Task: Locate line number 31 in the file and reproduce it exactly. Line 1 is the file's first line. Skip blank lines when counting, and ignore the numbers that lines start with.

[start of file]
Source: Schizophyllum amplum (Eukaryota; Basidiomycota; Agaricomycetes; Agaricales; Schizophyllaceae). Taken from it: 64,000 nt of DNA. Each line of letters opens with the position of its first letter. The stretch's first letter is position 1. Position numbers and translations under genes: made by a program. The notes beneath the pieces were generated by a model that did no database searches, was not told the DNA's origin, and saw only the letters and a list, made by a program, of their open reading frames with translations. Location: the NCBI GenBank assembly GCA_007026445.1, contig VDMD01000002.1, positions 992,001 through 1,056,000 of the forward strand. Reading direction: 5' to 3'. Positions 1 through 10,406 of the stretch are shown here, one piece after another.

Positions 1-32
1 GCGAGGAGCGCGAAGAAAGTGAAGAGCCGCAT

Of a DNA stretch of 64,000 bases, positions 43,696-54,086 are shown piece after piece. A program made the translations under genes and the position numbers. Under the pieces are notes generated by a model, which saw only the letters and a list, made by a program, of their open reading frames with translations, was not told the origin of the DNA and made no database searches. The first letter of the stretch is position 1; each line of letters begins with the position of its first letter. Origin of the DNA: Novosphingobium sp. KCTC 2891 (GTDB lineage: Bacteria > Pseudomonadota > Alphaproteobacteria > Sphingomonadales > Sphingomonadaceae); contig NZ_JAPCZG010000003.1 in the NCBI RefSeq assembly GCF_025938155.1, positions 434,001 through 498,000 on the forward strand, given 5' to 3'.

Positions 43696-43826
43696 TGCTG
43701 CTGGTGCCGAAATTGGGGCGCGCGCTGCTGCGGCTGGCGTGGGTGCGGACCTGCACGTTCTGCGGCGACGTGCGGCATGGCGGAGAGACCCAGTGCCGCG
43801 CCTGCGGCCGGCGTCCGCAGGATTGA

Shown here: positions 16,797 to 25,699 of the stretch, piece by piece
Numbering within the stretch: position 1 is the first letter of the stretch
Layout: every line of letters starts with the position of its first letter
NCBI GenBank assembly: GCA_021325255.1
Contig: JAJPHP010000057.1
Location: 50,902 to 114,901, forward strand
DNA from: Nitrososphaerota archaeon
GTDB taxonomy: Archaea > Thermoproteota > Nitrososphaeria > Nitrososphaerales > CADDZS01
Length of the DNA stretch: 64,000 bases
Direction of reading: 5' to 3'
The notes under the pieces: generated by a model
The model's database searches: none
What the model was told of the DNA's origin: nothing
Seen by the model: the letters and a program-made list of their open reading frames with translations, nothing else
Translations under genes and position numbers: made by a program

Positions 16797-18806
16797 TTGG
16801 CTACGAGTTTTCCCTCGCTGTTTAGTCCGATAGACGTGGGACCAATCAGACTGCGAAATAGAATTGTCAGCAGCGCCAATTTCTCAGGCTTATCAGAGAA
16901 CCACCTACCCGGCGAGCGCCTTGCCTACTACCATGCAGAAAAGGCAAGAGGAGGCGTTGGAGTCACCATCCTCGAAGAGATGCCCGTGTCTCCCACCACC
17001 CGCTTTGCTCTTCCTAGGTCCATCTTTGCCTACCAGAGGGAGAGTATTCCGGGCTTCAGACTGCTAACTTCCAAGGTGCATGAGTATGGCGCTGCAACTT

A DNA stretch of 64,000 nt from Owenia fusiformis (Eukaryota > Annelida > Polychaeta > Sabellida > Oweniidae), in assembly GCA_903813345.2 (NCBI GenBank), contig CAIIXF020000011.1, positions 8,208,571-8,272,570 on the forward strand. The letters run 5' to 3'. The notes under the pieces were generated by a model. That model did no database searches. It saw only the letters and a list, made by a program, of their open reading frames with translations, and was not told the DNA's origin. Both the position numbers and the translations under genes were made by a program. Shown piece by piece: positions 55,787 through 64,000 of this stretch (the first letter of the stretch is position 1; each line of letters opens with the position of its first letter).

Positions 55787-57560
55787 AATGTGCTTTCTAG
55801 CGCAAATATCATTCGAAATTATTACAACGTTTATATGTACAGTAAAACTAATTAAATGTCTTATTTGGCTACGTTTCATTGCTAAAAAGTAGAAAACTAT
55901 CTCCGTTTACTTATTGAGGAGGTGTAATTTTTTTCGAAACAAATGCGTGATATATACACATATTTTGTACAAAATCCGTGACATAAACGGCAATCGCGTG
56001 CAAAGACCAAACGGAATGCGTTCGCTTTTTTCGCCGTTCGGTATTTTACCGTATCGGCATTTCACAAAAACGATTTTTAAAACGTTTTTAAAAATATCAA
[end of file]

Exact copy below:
55787 AATGTGCTTTCTAG